In non-cirrhotic liver with HCC, resection is the treatment of choice provided an R0 resection can be carried out leaving an adequate liver remnant.
In cirrhotic patients with HCC of BCLC stage 0, resection is the first-line treatment option for solitary tumors <2 cm, very well-preserved liver function (defined as normal bilirubin with either HVPG <10 mmHg or a platelet count >100,000), no vascular invasion/satellites, and with good performance status.
In cirrhotic patients with HCC of BCLC stage A if liver transplantation is not feasible, resection may also be considered for:
Cirrhotic patients with multifocal tumors meeting Milan criteria (â‰¤3 nodules â‰¤3 cm) or
Cirrhotic patients who have mild portal hypertension.
However, these patients require prospective comparison of resection with loco-regional treatments.
Neo-adjuvant or adjuvant therapies have not proven to improve outcome of patients treated with resection.
Salvage transplantation can be done following liver resection in HCC.
Liver transplantation is indicated for patients of cirrhosis with early stage HCC (BCLC stage A), who are within the Milan criteria
Compared to other modalities primary liver transplant is a better cost effective strategy for small HCC with compensated cirrhosis as long as the 1-year survival rate after transplant exceeds 85% at that center
It is possible to go slightly beyond the Milan criteria (such as UCSF criteria) without markedly diminishing outcomes
Patients with 2-5 cm (T2) tumors waiting for DDLT should be offered bridging therapies
Patients beyond the conventional criteria may be offered LDLT with a guarded prognosis anticipating a 50% recurrence rate
Patients beyond the conventional criteria, if LDLT is not an option, should be offered downstaging followed by DDLT
Patients with an AFP level >400 ng/ml are at high risk for recurrence after liver transplantation and should be given a guarded prognosis
Local Ablative Therapies
Local ablation with RFA or PEI is considered the standard of care for patients with BCLC 0-A tumors not suitable for surgery
The number and diameter of lesions treated by local ablation should not exceed 5 and 5 cm, respectively
RFA and PEI are having similar efficacy in lesions <2.0 cm and RFA provides better local control and overall survival in HCCs >2 cm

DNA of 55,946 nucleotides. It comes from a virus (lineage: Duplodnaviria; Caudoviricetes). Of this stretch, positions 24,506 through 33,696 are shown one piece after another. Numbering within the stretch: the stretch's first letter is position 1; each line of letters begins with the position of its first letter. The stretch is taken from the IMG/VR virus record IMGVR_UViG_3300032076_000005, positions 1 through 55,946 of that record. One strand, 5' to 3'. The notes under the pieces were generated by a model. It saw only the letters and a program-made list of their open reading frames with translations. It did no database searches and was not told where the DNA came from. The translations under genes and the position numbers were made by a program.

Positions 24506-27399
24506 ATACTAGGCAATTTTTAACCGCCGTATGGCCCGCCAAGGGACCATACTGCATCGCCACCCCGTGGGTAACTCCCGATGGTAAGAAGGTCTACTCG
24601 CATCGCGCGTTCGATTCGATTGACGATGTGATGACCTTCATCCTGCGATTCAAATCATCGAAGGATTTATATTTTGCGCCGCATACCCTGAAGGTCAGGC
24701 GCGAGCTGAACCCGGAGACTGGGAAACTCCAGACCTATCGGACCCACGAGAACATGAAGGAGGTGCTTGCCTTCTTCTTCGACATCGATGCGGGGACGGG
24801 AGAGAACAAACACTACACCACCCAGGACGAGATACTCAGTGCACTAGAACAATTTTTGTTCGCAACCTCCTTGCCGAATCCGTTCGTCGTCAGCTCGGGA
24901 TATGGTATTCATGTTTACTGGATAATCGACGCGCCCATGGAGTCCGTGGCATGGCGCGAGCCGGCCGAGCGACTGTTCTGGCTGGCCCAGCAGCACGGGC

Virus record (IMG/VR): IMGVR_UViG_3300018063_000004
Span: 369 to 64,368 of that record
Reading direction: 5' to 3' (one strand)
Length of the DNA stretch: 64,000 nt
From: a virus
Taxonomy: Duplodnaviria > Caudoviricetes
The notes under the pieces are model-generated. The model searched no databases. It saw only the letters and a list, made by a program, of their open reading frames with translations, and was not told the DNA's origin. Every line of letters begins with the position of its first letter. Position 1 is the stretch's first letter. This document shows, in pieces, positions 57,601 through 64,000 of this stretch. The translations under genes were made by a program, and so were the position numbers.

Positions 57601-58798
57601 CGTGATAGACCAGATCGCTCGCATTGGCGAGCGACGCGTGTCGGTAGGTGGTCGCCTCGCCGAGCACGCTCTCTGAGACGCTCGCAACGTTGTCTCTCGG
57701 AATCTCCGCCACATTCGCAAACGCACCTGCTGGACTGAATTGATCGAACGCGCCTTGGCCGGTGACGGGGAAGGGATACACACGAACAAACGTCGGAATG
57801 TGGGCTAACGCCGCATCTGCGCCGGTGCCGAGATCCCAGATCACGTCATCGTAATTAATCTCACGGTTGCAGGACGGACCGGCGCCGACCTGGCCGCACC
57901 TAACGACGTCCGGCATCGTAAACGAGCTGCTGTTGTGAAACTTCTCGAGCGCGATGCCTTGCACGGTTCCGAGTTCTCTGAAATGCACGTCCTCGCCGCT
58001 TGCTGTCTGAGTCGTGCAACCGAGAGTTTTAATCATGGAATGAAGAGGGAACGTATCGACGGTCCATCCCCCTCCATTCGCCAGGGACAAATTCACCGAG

Percutaneous acetic acid injection could be a cost effective substitute for PEI
TACE is indicated in patients of HCC of BCLC stage B (i.e. multinodular tumor with Child-Pugh A or B, performance status 0, and with no vascular invasion or extra-hepatic spread) who have tumor burden <50% of liver volume and have adequate bone marrow function.
TACE may also be considered:
for patients of BCLC stage A, in whom local ablation has technical limitations.
for downsizing patients for resection or transplantation
TACE is contra-indicated in patients with:
Advanced liver disease: Child class C,
Hepatofugal blood flow
Contra-indications to contrast agents
TAE is efficacious but the outcome with TACE is better. Hence bland TAE is not recommended currently
TACE using drug-eluting beads has comparable local response to lipiodol TACE and has less systemic side effects. Further evidence for long term survival and cost benefit is still emerging. TACE with DE beads may be preferred in select patients.
TART with Yttrium 90 may be considered in select patients of advanced HCC with portal vein thrombosis and good liver function (Child A)
Targeted molecular therapy with sorafenib is indicated in patients of HCC of BCLC stage C
The combination of Sorafenib with transplantation or resection, either sequential or concomitant, cannot be recommended outside clinical trials, however, Sorafenib can be given for residual / recurrent disease after surgery / transplant / TACE / RFA
There is no evidence that combination Sorafenib with other cytotoxic agents or targeted agents or hormonal therapy is superior to Sorafenib alone
In case of progression or intolerance to Sorafenib, best supportive care is preferred or patients should be included in clinical trials
Use of systemic cytotoxic chemotherapy, immunotherapy, or hormonal therapy (such as tamoxifen, anti-androgens, somatostatin analogues) are not recommended for the clinical management of HCC, either alone or in combination or as adjuvant or neoadjuvant therapies
Patients with BCLC-D have a poor survival and should receive palliative support including management of pain, nutrition and psychological support
Opioid analgesia should be used for pain management in terminal stage HCC
Radiotherapy can be used to alleviate pain in patients with bone metastasis and relieve of symptoms from pulmonary or lymph node metastases
Routine artificial nutrition is not justified in patients in the terminal stage HCC, however, in individual cases, dietary counseling and artificial nutrition can slow down nutritional deprivation, avoid dehydration and improve the quality of life
Management of psychosocial and spiritual issues should be a part of the care of terminal HCC patients
TAE is effective in controlling bleeding from ruptured HCC